With fall race season in full swing, many runners will soon be faced with the question of what’s next.
When you have a race to look forward to, you know why you’re getting up at 4 AM on Saturday to go for a run before the rest of the world wakes up. You know why you’re setting time aside each evening to do a little foam rolling and stretching. And you know why you’re eating well and getting to bed at a reasonable hour every night.
But when that race is now in your rearview mirror, what do you do?
Do you keep training with the same ferocity, even though your next race may not be until the spring? Do you put your running shoes in the closet with no plans of putting them on until the snow melts? Or do you run as the spirit moves you, forgoing any and all structure in your training?
The Post-Race Training Dilemma
A lot of runners seem to have an either/or mentality when it comes to training through the winter, when perhaps a both/and point of view would be better.
The last thing you want to do is lose all of the fitness you’ve built during your most recent training cycle. But you can’t hope to maintain peak fitness permanently, or you run the real risk of burnout and/or injury.
Finding the middle ground, where you are able to maintain a solid base of fitness without pushing too hard, is ideal.
But what is the right balance for you?
Finding the Right Balance
The only person who can determine the right training balance for the “off-season” is you.
We all have different running goals, familial responsibilities, and work obligations. So to think that there is some one-size-fits-all way to achieve proper balance is laughable.
That said, if you keep a few basic principles in mind, it’s pretty easy to strike the right balance in your training until you are ready to get refocused to begin your next training cycle.
It Takes Less Effort to Maintain Your Fitness Than You Might Think
Thankfully, it doesn’t take as many hours of training to maintain your fitness as it does to build it up before your race.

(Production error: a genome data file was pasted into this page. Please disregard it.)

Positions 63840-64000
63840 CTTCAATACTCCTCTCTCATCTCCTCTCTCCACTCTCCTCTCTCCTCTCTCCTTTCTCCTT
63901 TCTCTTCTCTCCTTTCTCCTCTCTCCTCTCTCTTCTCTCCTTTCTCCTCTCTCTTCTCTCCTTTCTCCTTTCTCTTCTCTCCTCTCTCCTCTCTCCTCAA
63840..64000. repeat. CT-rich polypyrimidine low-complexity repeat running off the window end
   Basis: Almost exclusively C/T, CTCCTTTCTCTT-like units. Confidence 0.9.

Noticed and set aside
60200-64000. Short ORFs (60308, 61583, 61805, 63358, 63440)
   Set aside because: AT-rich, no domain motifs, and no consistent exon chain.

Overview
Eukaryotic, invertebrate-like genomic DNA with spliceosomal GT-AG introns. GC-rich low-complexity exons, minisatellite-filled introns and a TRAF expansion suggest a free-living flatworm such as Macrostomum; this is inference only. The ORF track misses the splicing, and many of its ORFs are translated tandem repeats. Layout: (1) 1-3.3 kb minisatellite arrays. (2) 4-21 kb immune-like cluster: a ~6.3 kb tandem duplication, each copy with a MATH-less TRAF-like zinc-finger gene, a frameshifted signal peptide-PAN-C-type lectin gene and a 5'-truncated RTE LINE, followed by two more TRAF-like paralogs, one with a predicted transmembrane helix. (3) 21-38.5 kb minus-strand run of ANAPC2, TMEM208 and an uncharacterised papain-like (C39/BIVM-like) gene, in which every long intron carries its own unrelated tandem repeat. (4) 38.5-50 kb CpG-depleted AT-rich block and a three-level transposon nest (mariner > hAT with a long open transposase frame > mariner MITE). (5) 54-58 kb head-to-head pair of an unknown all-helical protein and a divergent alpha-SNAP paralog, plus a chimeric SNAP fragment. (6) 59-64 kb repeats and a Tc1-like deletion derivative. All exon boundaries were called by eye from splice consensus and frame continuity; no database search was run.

As long as you’re getting in a few runs per week, ideally including a decent long run, you’ll maintain a very solid base of fitness.
And if you can mix in a slightly longer long run once a month, you might be surprised how strong you’ll feel when you begin your next training cycle.
It’s a Good Time to Diversify
During a training cycle for a big race, it’s easy to develop a bit of tunnel vision.
We are runners. We are training to run a race. So we tend to spend all of our training time running.
Now that your goal race is in the past and the focus is on maintaining your well-earned fitness until the next race appears on the horizon, it’s a good time to shore up any weak links.
How? By mixing up your training to include more than just running.
Strength training. Cycling. Yoga. Pilates.
All of those activities are great for your overall fitness, and also very beneficial to your running fitness, yet they are easy to neglect when training for a race.
Now is a great time to add a bit more strength training/cross training into your regimen.
Have Some Fun Again
No matter how much you love running, you may find yourself seeing running as a bit of a chore by the time you get to the starting line of your goal race.
In the past, I’ve had a few instances where my runs started to feel like an obligation instead of something that I enjoy as race day approaches.
My mentality is that I’m going to do everything I can to be fully prepared for the race, and that can sometimes make training feel like a chore.
Once the race has come and gone, it’s a good time to have some fun.
Go for a trail run. Sign up for a themed race and dress up for it. Do some fartlek workouts instead of trying to hit specific pace goals. Run with a group of friends.
Whatever would be a nice change of pace for you, and something that you will also enjoy, do that.
All Roads Lead to Rome
Finding the right balance to maintain your running fitness from the time you finish your goal race until your next training cycle begins may sound a bit intimidating.
It really needn’t be.
Maintaining your fitness until your next training cycle gets started is much more art than science.
So worry less about the specifics and more about the basics.
Be active several times a week. Mix up what you’re doing to shore up any weak areas. Have fun.
If you do that, no matter what that looks like, odds are you’ll be starting your next training cycle in better shape than you were in when you started training for the race you just completed.
And if you do that, you put yourself in a good position to be quite successful for your next goal race, whenever that may be.